In Hawai’i, the process to make Kalua Pig is thus: a large pit is dug and a hardwood fire burned in it. When the fire is roaring, specially selected pohaku (stones) are added to the fire and burned until red hot. At this point, pounded banana stalks or other vegetation are thrown on top of the rocks. Next, the slaughtered whole pig (preferably a Hawaiian feral pig) which has been wrapped in banana leaves and the leaves of the Hawaiian Ti plant is put on the banana stalks. More banana stalks are put over the pig and then more coals and hot rocks are placed on top of it before the pit is filled in with dirt and left for the day (or night). Finally the pit is excavated and the pig removed and shredded.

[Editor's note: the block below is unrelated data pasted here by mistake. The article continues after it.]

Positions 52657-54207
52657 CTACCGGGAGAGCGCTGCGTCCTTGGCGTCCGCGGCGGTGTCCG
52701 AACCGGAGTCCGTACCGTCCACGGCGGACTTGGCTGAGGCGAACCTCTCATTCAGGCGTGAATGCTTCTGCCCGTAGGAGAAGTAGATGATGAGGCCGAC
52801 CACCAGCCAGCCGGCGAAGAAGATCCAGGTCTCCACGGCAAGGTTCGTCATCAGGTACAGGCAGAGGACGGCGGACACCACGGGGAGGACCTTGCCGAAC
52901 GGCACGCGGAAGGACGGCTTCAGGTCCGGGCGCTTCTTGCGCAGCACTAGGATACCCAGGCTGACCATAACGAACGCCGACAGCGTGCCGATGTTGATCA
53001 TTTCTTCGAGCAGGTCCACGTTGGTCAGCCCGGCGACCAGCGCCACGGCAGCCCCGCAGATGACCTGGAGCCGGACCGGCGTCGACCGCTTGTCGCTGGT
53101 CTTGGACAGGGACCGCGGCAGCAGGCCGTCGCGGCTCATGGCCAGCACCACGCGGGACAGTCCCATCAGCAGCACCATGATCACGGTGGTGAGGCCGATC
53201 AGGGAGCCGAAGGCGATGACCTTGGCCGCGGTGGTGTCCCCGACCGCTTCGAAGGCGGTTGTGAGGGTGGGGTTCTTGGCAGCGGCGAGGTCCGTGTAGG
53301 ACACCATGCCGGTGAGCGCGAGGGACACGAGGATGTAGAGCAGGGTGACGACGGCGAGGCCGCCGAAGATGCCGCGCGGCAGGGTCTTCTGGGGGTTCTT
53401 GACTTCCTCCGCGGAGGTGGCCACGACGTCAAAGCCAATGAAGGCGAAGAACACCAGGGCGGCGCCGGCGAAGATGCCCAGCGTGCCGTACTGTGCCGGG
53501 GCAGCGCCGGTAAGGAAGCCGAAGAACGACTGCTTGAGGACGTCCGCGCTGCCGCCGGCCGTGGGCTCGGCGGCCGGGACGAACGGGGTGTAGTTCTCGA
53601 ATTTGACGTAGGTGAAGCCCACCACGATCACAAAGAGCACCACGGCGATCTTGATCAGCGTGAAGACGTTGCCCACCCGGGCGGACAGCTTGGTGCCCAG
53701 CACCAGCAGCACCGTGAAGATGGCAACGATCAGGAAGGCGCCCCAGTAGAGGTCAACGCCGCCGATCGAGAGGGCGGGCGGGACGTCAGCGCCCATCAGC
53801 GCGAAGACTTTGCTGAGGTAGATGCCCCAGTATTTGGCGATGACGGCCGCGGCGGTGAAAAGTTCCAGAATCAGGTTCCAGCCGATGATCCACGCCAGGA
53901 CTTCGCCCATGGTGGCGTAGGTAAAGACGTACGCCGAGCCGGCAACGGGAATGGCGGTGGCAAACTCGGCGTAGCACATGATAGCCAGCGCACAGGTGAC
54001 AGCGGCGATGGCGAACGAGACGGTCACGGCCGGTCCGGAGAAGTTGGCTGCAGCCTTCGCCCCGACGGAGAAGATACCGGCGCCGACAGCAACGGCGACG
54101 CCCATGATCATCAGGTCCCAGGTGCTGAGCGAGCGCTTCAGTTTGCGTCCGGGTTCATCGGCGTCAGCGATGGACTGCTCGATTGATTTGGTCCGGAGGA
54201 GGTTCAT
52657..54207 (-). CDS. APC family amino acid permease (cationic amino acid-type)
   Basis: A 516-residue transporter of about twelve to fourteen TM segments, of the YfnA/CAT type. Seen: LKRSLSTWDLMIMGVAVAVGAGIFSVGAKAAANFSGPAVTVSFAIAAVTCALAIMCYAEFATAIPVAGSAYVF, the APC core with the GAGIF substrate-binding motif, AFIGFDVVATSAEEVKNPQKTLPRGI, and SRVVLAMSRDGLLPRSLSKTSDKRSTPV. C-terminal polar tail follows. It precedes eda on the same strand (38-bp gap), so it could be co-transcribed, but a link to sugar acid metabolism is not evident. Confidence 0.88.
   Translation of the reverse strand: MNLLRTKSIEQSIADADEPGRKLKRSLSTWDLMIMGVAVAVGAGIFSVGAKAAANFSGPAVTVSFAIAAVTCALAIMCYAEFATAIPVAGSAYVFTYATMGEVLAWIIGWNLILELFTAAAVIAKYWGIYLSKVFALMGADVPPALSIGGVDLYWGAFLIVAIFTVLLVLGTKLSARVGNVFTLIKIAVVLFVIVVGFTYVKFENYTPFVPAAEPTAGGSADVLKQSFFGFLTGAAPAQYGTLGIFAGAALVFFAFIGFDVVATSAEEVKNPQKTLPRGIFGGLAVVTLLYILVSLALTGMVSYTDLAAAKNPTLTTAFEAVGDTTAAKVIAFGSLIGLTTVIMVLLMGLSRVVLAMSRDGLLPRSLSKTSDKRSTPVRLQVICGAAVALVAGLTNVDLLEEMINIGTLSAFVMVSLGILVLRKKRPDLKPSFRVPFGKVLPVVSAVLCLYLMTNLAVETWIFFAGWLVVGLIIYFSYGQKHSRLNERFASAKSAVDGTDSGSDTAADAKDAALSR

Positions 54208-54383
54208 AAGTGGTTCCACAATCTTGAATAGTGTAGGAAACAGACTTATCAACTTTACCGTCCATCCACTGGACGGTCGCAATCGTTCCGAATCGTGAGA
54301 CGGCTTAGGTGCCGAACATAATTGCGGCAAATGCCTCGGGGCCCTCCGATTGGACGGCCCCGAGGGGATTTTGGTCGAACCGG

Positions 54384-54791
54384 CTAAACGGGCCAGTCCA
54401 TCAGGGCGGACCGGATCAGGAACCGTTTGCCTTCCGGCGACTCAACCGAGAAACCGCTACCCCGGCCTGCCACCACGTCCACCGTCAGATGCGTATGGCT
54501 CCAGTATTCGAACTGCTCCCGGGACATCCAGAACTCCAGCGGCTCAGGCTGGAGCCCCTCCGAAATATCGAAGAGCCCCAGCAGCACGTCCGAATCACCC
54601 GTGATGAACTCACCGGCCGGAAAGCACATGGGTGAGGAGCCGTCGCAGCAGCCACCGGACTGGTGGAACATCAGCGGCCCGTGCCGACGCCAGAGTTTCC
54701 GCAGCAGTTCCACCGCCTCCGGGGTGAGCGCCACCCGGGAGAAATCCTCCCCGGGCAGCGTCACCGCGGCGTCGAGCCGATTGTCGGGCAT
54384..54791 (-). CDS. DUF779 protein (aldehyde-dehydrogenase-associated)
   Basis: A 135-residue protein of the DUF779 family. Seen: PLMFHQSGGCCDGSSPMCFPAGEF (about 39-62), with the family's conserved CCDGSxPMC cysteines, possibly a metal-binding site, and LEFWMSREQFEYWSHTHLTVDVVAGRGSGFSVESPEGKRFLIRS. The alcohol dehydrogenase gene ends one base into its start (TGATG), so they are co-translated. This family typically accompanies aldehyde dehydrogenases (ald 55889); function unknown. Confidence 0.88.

The unique and delicious flavor of Kalua Pig comes from the smoke of the hardwood and the steam from the Ti leaves. It is an ancient Hawaiian tradition, a very delicious meal and often the centerpiece of a Hawaiian luau.